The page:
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bring something of a settlement and engage the sunnis in iraq in a partnership that we are demanding of them, when actually the secretary and rift is opening further. on the point that phil and vali were making about the different priorities, you saw s act, but as' soon as they got involved in all the human -- yemen, assets went in the same direction, so they haven't really been at the forefront of the military part of the battle. secretary kerry did get them involved in trying to organize the rebel groups and syria to go negotiate with assad later this month, but it is not clear that are putting much energy into that. what they will tell you privately is, they don't think it is going to work. that then gets you to your question, charley, which is, is
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there debate within the administration? there certainly was. you have heard this and the differences between what secretary clinton has said she advocated, including safe stones, no-fly zones. that debate has never really been resolved in the administration, and it is coming back. it may be teed up late at this point to change that strategy, but i think that -- too late at this point to change that strategy, but i think the administration has not stopped arguing within itself will stop -- itself. saudi nightmare is what has hinted at in that article. it is decided, after all, we can do that are business with iran. that is what they are most of late of -- most afraid of in the nuclear deal. the real concern is that this is more than it was said it was. that couldw is that become a self-fulfilling prophecy. if they write us off and start doing things that alienate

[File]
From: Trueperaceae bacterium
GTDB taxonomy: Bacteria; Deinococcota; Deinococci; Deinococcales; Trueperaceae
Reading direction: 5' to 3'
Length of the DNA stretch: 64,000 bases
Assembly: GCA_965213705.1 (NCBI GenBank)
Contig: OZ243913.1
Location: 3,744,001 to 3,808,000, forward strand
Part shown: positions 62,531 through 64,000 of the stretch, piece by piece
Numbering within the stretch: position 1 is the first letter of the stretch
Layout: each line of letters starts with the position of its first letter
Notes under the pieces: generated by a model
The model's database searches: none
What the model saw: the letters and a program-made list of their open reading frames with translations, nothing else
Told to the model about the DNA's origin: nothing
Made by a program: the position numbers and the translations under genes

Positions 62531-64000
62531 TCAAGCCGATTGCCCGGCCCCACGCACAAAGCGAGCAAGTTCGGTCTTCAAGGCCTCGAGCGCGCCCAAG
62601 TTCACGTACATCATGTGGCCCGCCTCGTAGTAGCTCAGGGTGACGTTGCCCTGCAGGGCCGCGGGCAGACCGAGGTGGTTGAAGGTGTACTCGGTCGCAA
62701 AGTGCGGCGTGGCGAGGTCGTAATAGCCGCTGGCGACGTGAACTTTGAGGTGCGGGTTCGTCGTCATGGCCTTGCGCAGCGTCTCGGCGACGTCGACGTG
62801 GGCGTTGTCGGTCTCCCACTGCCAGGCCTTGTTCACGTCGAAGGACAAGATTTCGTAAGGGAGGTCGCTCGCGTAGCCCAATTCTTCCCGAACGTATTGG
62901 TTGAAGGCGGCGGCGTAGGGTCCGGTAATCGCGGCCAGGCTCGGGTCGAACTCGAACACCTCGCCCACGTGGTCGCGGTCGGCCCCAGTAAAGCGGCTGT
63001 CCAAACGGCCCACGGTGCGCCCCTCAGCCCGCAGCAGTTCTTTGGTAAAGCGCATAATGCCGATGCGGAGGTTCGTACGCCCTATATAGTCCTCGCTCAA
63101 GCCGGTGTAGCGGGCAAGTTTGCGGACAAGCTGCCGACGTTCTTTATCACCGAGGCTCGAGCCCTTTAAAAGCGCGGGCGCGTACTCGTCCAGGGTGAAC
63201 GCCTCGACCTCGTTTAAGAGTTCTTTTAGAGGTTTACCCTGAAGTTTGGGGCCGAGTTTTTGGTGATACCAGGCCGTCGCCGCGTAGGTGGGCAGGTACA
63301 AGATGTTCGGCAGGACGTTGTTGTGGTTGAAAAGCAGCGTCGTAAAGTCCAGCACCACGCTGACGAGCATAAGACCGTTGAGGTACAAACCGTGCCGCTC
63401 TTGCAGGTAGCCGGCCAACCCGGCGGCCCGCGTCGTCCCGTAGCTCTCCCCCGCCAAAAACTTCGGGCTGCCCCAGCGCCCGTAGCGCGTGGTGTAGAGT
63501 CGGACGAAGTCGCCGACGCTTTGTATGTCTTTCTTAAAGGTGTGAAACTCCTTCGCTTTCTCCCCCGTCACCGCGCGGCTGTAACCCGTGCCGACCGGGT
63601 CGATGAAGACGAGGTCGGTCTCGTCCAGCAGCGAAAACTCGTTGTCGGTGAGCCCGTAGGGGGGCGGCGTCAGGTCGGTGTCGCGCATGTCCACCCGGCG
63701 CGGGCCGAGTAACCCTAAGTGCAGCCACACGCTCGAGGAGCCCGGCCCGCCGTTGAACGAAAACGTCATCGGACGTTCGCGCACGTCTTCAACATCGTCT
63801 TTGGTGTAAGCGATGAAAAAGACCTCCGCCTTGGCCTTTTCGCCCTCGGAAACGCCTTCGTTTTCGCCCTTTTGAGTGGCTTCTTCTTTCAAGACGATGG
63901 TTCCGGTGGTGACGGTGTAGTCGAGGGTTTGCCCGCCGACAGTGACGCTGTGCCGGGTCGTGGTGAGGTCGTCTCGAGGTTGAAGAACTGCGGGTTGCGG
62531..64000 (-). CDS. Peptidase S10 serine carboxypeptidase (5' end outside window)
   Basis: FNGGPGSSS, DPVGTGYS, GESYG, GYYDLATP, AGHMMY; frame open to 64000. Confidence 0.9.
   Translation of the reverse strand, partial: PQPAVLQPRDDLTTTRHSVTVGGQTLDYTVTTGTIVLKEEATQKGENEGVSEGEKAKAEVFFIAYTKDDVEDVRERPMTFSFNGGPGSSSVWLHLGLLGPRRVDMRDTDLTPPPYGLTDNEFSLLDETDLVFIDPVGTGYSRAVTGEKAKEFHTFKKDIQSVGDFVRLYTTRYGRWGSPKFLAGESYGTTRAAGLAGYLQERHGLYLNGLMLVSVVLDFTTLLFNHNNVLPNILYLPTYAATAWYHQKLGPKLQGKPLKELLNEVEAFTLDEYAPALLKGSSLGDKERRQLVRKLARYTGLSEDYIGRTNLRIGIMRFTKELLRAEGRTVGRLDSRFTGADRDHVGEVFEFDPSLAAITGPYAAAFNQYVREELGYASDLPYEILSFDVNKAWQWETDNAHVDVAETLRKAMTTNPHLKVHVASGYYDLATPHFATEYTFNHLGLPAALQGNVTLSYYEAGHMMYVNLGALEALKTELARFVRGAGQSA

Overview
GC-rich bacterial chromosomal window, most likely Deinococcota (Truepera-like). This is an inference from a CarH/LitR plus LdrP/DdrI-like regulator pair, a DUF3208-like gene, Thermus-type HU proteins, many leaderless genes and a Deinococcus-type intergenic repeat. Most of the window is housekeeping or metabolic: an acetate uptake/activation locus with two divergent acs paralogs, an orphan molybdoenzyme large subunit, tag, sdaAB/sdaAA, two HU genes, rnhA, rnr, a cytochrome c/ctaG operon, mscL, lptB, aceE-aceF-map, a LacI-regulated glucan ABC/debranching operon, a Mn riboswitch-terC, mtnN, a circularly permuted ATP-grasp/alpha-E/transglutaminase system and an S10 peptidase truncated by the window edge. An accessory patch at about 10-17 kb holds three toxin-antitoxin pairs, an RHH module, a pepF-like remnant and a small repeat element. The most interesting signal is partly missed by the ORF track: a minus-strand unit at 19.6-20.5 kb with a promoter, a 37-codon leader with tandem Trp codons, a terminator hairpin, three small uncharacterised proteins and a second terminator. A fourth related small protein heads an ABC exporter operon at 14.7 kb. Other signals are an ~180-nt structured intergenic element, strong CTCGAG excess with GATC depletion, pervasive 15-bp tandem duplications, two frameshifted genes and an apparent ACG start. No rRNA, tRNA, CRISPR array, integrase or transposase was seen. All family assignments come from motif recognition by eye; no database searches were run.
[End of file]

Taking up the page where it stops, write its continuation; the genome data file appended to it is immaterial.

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european public opinion, the then you do get people starting to question that alliance with saudi arabia. i think they have to be careful. i don't think it is the case that we are now courting iran in some way, there are all sorts of reasons why for the first vehicle future, we will continue to have a troubled relationship with iran. charlie: wendy, are you the nuclearth how has taken place over the last month? have the iranians lived up to most of what we have expected of them? and i am notears, inside the administration anymore, but it appears that iran is taking all the steps that are required. we will only know that when the iaea verifies that all those steps have been taken and tells all of us that they have indeed
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done that, that they have shipped out anything over 300 kilograms of low enriched uranium, they have -- they would not collate dismantling, they would say setting aside their dismantling but their centrifuges, and taking the other steps, putting verification monitors in place that are onerous on them. it appears everything is moving forward. we have not talked about the missile concerns that we have. clearly, you are seeing the hardliners played out again by announcing a new missile site that is underground. these are all sectional activities, i fully expect the extensions will be brought to bear -- that sanctions will be brought to bear. we have to call them on things and section them for them.